5 Reasons Medical Improv is an Effective Strategy for Teaching Communication in Nursing

Communication Skills in Nursing

It’s hard to believe that I’ve been an RN for over 30 years! For almost half of this time, I’ve been teaching communication skills in nursing related to emotional intelligence (EI) communication, collaboration, and leadership.

Thinking back on my career I have to laugh at myself when I recall the first workshop I did on “Listening”. I realize now that talking about best practices in listening such as validating, suspending judgment, clarifying, and paraphrasing was NOT a very effective way of teaching the skills. Sure, the intellectual aspects of the topic may have been helpful, but the truth is, being a good communicator is much more complicated.

What makes practicing communication skills in nursing so complicated?

At the roots, communication involves human behavior which can be imperfect, messy, gray, and subject to all sorts of variables ranging from the weather to being affected by problems at home, fatigue, pain and other people’s behavior! There’s also the culture that we are working with.

I know from my own experience that practicing assertiveness in a toxic culture or a workplace where high stakes high stress demands are relentless can be quite frustrating! Asking for help, setting limits, or delegating tasks are all assertive actions that may fall flat when no help is available or limits are not respected. The feedback that many of us have experienced are tacit messages that it doesn’t matter what we have to say or to be quiet.

Another reason that makes effective communication skills in nursing challenging is that it requires sharing power in new ways.  Assertiveness requires taking on more power while listening requires letting go. Imagine how emotionally risky it might be for a new nurse to challenge a surgeon or a nurse manager to accept input from a new nurse.

Constantly shifting priorities with changes in team membership and patients and families who are stressed and vulnerable, we begin to see that effective communication is not easy!

What makes Medical Improv a great teaching & learning strategy?

Whether it was a coincidence or some divine intervention, I started to take improv for fun about the same time I began teaching workshops. I was also a single mom, recovering from a painful divorce, and learning about my own communication patterns.

Ironically, I was learning and practicing the skills in my improv classes at the same time I was teaching them to healthcare professionals. No surprise that I started to integrate activities from improv into workshops for nurses. Over time, it became apparent that improv was the most effective approach to teaching and learning emotional intelligence, communication, collaboration, and leadership.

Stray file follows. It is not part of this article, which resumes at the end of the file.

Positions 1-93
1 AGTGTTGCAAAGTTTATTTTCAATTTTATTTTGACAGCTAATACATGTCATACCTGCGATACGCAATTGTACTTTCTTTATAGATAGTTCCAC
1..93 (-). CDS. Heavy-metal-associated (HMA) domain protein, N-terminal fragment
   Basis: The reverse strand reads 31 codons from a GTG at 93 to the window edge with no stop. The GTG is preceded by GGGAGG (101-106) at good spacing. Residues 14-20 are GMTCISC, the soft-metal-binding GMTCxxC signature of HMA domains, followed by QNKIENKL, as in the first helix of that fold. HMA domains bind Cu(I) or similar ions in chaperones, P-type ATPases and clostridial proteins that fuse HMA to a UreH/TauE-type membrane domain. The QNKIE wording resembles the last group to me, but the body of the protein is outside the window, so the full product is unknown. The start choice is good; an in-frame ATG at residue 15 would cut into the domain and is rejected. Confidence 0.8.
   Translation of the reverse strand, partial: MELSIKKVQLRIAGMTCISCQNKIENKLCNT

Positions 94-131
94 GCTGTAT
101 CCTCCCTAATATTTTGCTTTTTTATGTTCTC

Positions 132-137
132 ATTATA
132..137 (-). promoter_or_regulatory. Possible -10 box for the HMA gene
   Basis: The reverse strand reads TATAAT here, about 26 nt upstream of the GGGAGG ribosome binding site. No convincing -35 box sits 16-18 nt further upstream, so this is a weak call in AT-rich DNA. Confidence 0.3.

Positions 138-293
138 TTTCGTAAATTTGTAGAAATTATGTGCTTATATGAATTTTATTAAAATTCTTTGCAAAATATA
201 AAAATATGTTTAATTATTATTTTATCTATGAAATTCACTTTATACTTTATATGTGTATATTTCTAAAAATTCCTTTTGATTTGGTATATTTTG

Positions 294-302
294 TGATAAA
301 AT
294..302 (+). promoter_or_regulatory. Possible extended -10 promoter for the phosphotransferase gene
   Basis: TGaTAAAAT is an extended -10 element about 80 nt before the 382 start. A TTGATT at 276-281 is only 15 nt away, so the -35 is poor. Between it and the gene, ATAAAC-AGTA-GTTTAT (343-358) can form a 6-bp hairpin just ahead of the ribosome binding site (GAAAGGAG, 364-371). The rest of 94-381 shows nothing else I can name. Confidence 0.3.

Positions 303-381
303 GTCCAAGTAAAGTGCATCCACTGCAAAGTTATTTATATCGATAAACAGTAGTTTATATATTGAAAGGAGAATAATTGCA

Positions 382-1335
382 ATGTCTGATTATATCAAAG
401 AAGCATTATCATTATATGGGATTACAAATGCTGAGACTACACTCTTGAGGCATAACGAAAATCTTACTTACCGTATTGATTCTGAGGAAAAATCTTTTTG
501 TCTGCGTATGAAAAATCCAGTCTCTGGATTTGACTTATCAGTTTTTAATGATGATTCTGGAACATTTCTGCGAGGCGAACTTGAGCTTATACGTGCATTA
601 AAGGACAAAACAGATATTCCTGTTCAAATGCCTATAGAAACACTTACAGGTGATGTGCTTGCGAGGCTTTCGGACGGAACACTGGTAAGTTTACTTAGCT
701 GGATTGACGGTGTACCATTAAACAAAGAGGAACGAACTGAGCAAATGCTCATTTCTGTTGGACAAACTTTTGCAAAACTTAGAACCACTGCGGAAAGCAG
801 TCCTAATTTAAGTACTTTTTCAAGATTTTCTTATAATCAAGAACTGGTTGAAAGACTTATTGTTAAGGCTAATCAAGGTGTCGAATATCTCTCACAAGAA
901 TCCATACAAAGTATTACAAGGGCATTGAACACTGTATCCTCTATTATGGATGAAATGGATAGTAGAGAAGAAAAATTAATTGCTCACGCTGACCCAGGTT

Here’s why:

The activities are fun!

Sure they can be a little intimidating at first like giving an injection or starting an IV for the first time, but nurses can do it.  And once they relax a little, the laughter in the room is contagious.  How often do nurses get to learn together in a playful way?  It is a welcome relief to many to laugh and experience growth together.

The experiences are transformative!

Improv helps people internalize what it feels like to be heard, supported in sharing ideas, and participate in new ways. For example and with a little facilitation,  Same-Time-Story depicted in this video is a low risk way of internalizing all three!

Activities can be facilitated to meet people where they are at.

In any team it is likely that some people are better listeners while some are more assertive. In many activities one person will be practicing listening while the other is developing assertiveness. In the same moment!

Activities range from low to high complexity!

There are so many different activities that can be geared to those who are first-timers and those who love it so much they want more. It is helpful to have a little experience to gain confidence and familiarity with the principles of play.  Same-Time-Story mentioned above is simple and one I use often in first sessions whereas Gibberish Talk Show Host depicted in this video requires more experience. As playful as this gibberish activity is, don’t be fooled. It can be an extraordinary way for nurses (and doctors) to share power.

Improv improves relationships!

The principles of improv naturally promote trust and respect among participants. This is essential for the best teamwork which contributes to safe care, positive staff morale, and optimal patient experience.


Consistent, respectful, and effective communication skills in nursing has been a stubborn problem among staff and with patients in healthcare systems everywhere.  This exciting new strategy for building these skills offers all sorts of benefits.

Beth Boynton Art of Nursing speakerAbout the Author: Beth Boynton specializes in teaching skills associated with communication, collaboration, and workplace culture.  She is a Medical Improv Practitioner and author of Confident Voices the Nurses’ Guide to improving Communication & Creating Positive Workplaces(CreateSpace 2009), Successful Nurse Communication: Safe Care, Healthy Workplaces, & Rewarding Careers (F.A. Davis 2015), and Medical Improv: A New Way to Improve Communication (CreateSpace 2017)! She can be reached at beth@bethboynton.com, Twitter @bethboynton, or through her (Confident Voices in Healthcare) Blog [www.confidentvoices.com]. Beth is one of the 12 Art of Nursing program speakers in 2018.

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